GUNNAR HARDING



IT IS EVENING WHEN YOU TURN BACK


1.

the dead man is still hanging
from the crystal chandelier in the dining room. his black
patent-leather shoes graze your hair as you
eat dinner

the gendarmes have moved in. they write out
arrest warrants on the tablecloths, which they tear
into strips and roll into their typewriters
you see it all clearly, like one who returns
from a trip and sees his apartment again
after a long time

they've been waiting here for many years
playing cards on the floorboards
and spritzing soda-water onto the wall-lice

the police captain moves a chess piece
"stranger, if you passing meet me ..."


2.

there is no such thing as time. everything is happening now
and inside you. that summer
you think was long ago is happening now
and inside you

you are five years old you are ten
you are twenty-eight and are still sitting there
leafing through a pile of old weeklies from 1916
when the aeroplanes were big butterflies
with red white and blue circles on their wings
and the American soldiers were little tin soldiers
with leggings and scout hats

you built a marionette theater
out of old cigar boxes
(the warm smell of old cigar boxes

and the bumblebees outside the window)


3.

the Indians stand ranged on the horizon
wrapped in their blankets. they are waiting

the little scout-soldiers have surrounded them
the small butterfly-planes buzz in the air

they drop fire from the sky
the Indians catch fire one after another

you look out the window
the horizon is smooth again


4.

there is no order other than the one
you create yourself. everything is one huge mess
and is happening now and you can't manage to open
the window

the farmers outside are wearing blue overalls
and have strings in their hands. you pull
on the strings and they rise high
above the green earth. you're hanging
from a string in the marionette theater. a lonely child
is speaking above your head while the grass is dying
outside the window

motors shut off, the aeroplanes disappear behind the sun


5.

he passed his hand across the chess board
swept all the pieces onto the floor
"you don't understand this. you haven't
mastered the tactics of the game"
"cut down the body" he continued
in his monotone voice



                                                                     Translated by Roger Greenwald.


***

JANET PERSSON NOCH EINMAL


in your childhood

the rain flows down the tile roofs

of Ulvsunda Street

and a stream of children in blue gym suits

flows over a leather-covered "horse"

while a whistle screeches irritably. Blue

gym shoes across the varnished floor. they

pass by in silhouette

as at a shooting range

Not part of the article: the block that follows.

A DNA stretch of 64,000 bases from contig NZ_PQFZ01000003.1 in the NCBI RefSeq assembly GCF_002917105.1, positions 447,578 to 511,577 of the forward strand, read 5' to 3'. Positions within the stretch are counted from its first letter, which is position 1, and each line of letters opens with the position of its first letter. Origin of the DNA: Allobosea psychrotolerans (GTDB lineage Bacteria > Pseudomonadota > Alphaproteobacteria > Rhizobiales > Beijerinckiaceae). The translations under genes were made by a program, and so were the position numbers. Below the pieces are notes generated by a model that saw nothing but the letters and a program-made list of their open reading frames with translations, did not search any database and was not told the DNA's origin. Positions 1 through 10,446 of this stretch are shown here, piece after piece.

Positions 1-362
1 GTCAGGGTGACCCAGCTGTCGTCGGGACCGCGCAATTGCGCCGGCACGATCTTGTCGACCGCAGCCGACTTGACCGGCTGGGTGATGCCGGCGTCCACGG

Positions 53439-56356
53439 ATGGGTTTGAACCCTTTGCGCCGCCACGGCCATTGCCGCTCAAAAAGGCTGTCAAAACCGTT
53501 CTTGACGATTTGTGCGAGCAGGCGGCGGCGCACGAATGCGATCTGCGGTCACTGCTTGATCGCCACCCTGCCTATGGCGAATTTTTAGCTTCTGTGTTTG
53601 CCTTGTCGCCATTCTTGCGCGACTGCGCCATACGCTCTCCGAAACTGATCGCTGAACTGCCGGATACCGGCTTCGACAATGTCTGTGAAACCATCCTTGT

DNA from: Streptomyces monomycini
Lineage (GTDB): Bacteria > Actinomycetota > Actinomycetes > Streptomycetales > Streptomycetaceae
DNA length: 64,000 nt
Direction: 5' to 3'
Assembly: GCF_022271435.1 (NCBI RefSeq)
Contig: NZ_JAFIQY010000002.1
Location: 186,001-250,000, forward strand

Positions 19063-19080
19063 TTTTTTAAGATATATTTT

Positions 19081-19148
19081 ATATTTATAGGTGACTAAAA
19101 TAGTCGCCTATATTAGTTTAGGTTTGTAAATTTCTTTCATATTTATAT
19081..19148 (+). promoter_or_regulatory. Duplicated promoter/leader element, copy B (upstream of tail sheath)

play hopscotch on one foot

between life and death. a gaudy marble

rolls straight across the sidewalk

knocks over a tin soldier

 

1954 and the jackdaws scream above the ridgepoles

the guys in the neighborhood feel up her breasts

over and over behind the auto repair shop "Goddammit!

Goddammit!" she hisses

but comes back every day. they

can't figure out if she likes it or not

and she knows

that they will never dare to kiss her

never. never

it's Tuesday 5 o'clock

and there's a smell of fried Falun sausage

from an open lighted window. in the background

the scornful grating laughter

from an old Dodge

 

she gives back to her childhood

a frayed jump-rope, a blue gym suit

a couple of bookmarks with pink angels

and the Motala radio station. she

keeps going, through banks factories parking garages

a gigantic marble

comes rolling toward me

 

 



                                                                     Translated by Roger Greenwald.


***

SEARCH LINE


1.

 

Here at the edge of the forest each second becomes

unimaginably large, each grain of sand

a boulder. Behind my back: potato fields

small pink fists clenched in the clay

waiting

for birth, already living

like the stones, slowly, in the dark

gradually changing.

 

In ikons children are born

with faces radiating light.

Like staring at the sun

and it will remain there

even though the darkness is creeping in

from the edges. At night I hear

our children wake up and cry. I saw them being born

in blood, being washed

and laid on clean sheets.

 

The world grows into them

first Mama. They drink her in. No person

is more important than you. Only the sun

is more important than you.

 

2.

 

To enter a tree

pass through a tree.

On the other side

you are another person.

 

One can find one's way if one remembers

that all trees are different. Flickering light

from flashlights, dogs barking

raised voices. The search line is combing the woods

for lost children.

 

In red rubber boots they are making their way

toward the east

or the west, toward the north

or south, always deeper into the woods.

The water rises in their boots

makes their socks as wet

as the moss in their pockets.

 

They will never return here.

 

3.

 

I lie awake

and hear them crying, hear how the woods

are growing into them. They drink water

from black tarns, fall asleep

among the bracken, wake again

at the shriek of the chain saws. Blue blades

cut through their lives.

 

In the middle of the woods: the sound from a city. Car headlights

peek out from the badger-burrows, children

lonely and grieving

as in large airports. It's the hour

when dogs return

panting

with bloody strips of cloth in their jaws.

 

Great titmice call from the trees:

 

Francis!

 

Children fall out of the trees.

 

Francis!

 

 

                                                                     Translated by Roger Greenwald.



                                                                      1969, 1970, 1972, 1974, 1993 by Gunnar Harding
                                                                     Translations 2005 by Roger Greenwald
                                                                     All rights reserved.




TYPO 7